The bill failed by a vote of 6-3. Similar municipal laws have been struck down by courts across New York for being in conflict with state law, where such protections do not exist. Lupien feels the bill was rushed out of committee hastily.

“We asked for it not to be sent out so we could deliberate, we could talk about it, we could work with our other councilmembers to make it something we were all proud of, but unfortunately that wasn’t able to happen,” Lupien said. “I think as you see Council really step into its power, we’re going to do more of that. Real legislating.”

Paul Conrow: An ‘extreme moderate’

Paul Conrow seems to always be smiling. He speaks in an earnest, passionate manner and that smile grows ever so wider when he speaks about his favorite subject: jobs.

Conrow, who bills himself as an “extreme moderate,” believes fixing issues the city’s most persistent problems of poverty, housing, and public safety lies in access to good paying jobs for city residents, particularly young people. His refrain is an echo of Mayor Malik Evans, who during his 2021 campaign touted his Youth2Work platform, arguing that kids who are too tired from working won’t pick up a gun.

“In parallel we’ve both developed this notion, and mine is definitely skewed towards STEM, science and engineering, because I’m a science teacher,” Conrow said.

The precision optics lab at East High is a first-of-its-kind endeavor in Rochester. There, Conrow gives students hands-on experience and, in turn, sets them up for careers in a booming industry valued locally at around $3 billion.

Conrow’s platform is, at its core, to broaden the concept behind the optics lab — job training — to all Rochesterians and all careers. His plan is to aggressively promote job openings, pay people to get training, and secure state funding and federal funding for job training programs.

Paul Conrow, smiling, stands before trees and looks at the camera
Jacob Walsh
CITY Magazine
Paul Conrow, seeking a seat on Rochester City Council, outside of the Connections studio at WXXI.

“It’s a simple proposition: unfilled jobs can solve poverty,” Conrow said.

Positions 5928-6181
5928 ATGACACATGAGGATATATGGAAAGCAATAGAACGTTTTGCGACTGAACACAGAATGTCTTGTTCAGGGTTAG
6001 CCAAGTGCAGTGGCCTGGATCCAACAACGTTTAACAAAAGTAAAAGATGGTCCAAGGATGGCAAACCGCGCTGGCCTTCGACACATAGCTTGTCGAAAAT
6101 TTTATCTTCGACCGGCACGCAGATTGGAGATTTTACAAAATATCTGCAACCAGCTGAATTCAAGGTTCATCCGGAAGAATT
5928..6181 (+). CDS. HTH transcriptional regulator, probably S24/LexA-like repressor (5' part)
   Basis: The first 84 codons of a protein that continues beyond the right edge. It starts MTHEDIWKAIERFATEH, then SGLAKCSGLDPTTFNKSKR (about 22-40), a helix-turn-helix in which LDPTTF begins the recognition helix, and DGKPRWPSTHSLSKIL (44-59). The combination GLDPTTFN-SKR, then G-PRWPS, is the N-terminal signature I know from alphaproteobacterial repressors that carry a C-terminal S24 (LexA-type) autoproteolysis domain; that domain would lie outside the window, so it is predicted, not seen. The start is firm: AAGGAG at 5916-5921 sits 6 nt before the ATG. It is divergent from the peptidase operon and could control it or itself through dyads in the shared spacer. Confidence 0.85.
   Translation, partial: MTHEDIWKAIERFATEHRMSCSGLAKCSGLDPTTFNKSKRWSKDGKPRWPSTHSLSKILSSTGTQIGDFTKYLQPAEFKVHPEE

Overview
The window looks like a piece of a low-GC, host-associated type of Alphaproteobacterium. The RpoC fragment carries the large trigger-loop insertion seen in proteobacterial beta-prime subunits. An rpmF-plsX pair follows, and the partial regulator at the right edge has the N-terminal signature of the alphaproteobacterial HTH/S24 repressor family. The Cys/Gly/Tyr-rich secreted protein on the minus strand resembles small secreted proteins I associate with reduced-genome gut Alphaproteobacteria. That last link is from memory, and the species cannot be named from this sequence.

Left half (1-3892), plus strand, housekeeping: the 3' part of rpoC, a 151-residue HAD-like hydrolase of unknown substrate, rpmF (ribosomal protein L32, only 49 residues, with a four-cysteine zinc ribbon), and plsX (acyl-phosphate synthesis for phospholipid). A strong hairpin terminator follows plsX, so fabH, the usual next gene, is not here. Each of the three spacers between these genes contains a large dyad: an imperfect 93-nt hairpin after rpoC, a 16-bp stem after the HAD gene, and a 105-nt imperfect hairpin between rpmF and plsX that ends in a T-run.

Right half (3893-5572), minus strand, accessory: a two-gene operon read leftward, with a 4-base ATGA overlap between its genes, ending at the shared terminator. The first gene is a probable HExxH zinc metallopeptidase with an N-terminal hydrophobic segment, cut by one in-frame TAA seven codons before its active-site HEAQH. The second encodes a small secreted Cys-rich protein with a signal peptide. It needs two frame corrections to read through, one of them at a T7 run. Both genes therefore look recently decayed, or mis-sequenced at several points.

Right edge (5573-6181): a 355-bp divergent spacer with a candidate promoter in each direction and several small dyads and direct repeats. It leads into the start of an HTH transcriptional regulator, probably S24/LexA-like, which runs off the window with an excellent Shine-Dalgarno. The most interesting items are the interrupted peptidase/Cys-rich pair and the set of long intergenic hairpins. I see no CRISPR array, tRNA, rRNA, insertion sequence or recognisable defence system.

Conrow has the distinction of having one of the largest war chests in City Council election history.

As of his most recent campaign finance disclosure filing, he has a coffer of $32,000. By contrast, Lupien, an incumbent, has raised about $11,300 in this election cycle. While Lupien boasts more individual donors, Conrow has received substantial support from people with deeper pockets. His backers include developer Andy Gallina and his family, and members of the political establishment, like former Mayor Tom Richards.

Conrow, an East High graduate, has deep roots in Rochester, and particularly the East District. His great-grandfather, grandfather, and father all had careers at the University Avenue machinery manufacturer Gleason Works.

A father of five, Conrow and his family became the center of a community fundraising drive in May 2015 for Golisano Children’s Hospital. More than 100 people walked draped in purple in remembrance of Conrow’s daughter Amanda, who died earlier that year from a form of brain cancer. She was 6 years old.

In running for Council, Conrow sees a chance to harness a Rochester that he says is ripe with opportunity for young people to build generational wealth. He believes the path is there, but that the community needs to be steered in the right direction.

He said it starts with mending fences in Council and finding compromise.

“We all want the same thing, but how we get there is where there is open division,” Conrow said. “And I don’t think anybody can look at the effectiveness of this Council and say that’s what we want more of.”

More voter guides and candidate profiles are on our local election coverage page.

Gino Fanelli is an investigative reporter who also covers City Hall. He joined the staff in 2019 by way of the Rochester Business Journal, and formerly served as a watchdog reporter for Gannett in Maryland and a stringer for the Associated Press.